Representatives of the Japanese government are in the United States, meeting with their counterparts at the Department of Energy and the U.S. Geological Survey, to discuss new sources of rare earth minerals.
But while the U.S. has supplies of the strategically vital elements, it does not have any extant mining operations and won't have them until 2012 at the earliest.
Rare earths are a group of 16 elements that have magnetic and chemical properties that make them ideal for high-tech applications. All were discovered in the 20th century, and are used in applications such as magnets for hard drives, lasers, and oil refining.
In September, the New York Times reported that China had cut off rare earth shipments to Japan, amid a diplomatic dispute. Chinese officials denied that they had ended shipments, but they did say they had reduced rare earth export quotas due to environmental concerns. China currently supplies 96 percent of the world's rare earths.
As eager as Japanese companies and the government are to work with the U.S. on supplying rare earths, they may be disappointed.
A report from the United States Geological Survey says that there are supplies of rare earth elements in the United States, and enough to satisfy current demand. The report says that total proven reserves in the U.S. -- those that could be expected to enter the market in the near future -- are about 1.5 million metric tons. Adding the reserves in Canada, Australia, and South Africa, which are unlikely to stop shipping them to the U.S., gives 13.8 million metric tons.
But while the reserves that look promising in the U.S. are large, there are a number of caveats. One of those is how many companies are willing to shoulder the cost of mining them. Another is that many of the areas that look promising are just that -- promising, but unexplored.
Extraction Is Difficult
While they are called rare some rare earths, such as Cerium, are more abundant in the Earth's crust than copper. But the separating them from the minerals they are in is complex and costly. Many precious and base metals can be found in their pure state; rare earths never are. To get rare earth metals requires a multi-step process that involves separating the elements as oxides from the ore before purifying them. Gold, iron or copper are much simpler.
Most mines, the report says, produce rare earths as a byproduct. The Chinese mines are largely iron mining operations. Two areas in the U.S. that show large concentrations of rare earths are similar, as they are in abandoned iron mines in Missouri and upstate New York. In the latter case, the rare earths might be separated from the tailings - the waste left over after a mine is dug.
But no one has tried extracting rare earths that way, at least in the U.S. Sumitomo Corporation has embarked on a project in Kazakhstan to recover rare earths from the tailings of old uranium mines.
Rare earths often occur together in the ore, but since they all have different chemical properties separating them is time consuming and costly. Another issue is that rare earths often show up near deposits of thorium, a radioactive element. Mining anything with thorium requires costly waste management methods.
Dan Cordier, one of the authors of the USGS report, notes that despite the difficulty, there is a lot of activity now surrounding the known deposits, and many companies seeking funding. But that is no guarantee that the relevant elements will be worth mining. Everybody who had a gold or uranium deposit is now saying it's a rare earth mine, he said. But investors want a return.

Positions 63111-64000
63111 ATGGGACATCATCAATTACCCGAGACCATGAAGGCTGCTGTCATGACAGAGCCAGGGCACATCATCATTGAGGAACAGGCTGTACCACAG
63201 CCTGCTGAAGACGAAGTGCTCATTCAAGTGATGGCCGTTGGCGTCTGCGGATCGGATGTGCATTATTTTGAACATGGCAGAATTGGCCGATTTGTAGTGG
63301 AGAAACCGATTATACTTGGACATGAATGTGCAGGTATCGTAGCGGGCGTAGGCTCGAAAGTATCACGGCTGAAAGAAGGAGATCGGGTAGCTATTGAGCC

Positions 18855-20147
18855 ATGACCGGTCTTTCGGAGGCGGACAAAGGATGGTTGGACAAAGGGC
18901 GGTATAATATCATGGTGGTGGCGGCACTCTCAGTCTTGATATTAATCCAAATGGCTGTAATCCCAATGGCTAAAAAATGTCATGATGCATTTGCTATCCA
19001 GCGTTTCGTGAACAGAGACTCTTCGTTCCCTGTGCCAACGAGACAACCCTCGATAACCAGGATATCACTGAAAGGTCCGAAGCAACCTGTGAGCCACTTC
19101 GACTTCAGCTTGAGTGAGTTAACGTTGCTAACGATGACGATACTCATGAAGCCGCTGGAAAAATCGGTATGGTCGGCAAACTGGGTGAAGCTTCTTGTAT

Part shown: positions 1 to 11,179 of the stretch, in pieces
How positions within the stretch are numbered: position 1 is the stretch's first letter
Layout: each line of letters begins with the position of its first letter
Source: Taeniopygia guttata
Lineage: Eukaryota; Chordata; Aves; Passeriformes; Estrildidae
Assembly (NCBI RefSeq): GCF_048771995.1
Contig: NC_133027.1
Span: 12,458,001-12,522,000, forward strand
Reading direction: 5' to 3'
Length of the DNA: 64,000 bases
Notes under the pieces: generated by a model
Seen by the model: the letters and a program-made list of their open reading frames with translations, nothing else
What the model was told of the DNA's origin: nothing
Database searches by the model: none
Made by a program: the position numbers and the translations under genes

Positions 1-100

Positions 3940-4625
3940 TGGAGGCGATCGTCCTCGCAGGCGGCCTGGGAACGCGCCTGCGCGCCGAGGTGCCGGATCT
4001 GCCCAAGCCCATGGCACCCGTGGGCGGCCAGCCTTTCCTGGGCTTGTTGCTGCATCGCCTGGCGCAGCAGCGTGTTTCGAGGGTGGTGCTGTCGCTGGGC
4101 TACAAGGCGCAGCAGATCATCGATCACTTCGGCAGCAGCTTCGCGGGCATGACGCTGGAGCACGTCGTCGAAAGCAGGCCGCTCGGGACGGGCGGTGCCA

The USGS report lists 1.5 million metric tons of proven reserves in the U.S., with another 10 million tons that are unproven, though possible, spread between 15 different areas. Several companies are exploring them, however, but it isn't clear whether they are economically feasible.
US Rare Earths, for example, is exploring the Lemhi Pass district in Idaho, and the company says the deposits there are some of the largest in the U.S. But no mining activity has begun yet. US Rare Earths has sampled another part of the state, near a place called Diamond Creek, but that area has never produced any rare earths at all, nor has there ever been mining there.
In some cases there has been extensive mining, as in Alaska at a place called Bokan Mountain. Uranium mining was done there until 1971, and Ucore Rare metals has been exploring the region for the last two years, and last week received a $10 million private placement on the strength of its reported findings of rare earths.
The Wet Mountains, in Colorado, is estimated to have some 59,000 metric tons of rare earth oxides, and the USGS report says it is promising with highly concentrated deposits. But there has never been any mining there except for some exploratory work in the 1950s.
Perhaps the closest mine to production is the Mountain Pass deposit and mine, owned by Molycorp. Molycorp produced rare earths there until 2002; it is set to re-open the mine in 2012. The reserve there is estimated to be nearly 2 million tons of rare earth metals. Molycorp went public in July at $12 per share; it now trades at $28, in no small part on the promise of that mine.
But most of these entail risks. Mining consultant Jack Lifton says that the USGS is often looking at the geology of a site - which has less to do with how economically viable it is. He says it's unlikely that most U.S. producers can compete with the Chinese on a price basis. If they can sell niobium for $2.50 per kilo, then the Chinese will be buying it from you, he said. That said, the mining business has a long list of prospectors who came up empty.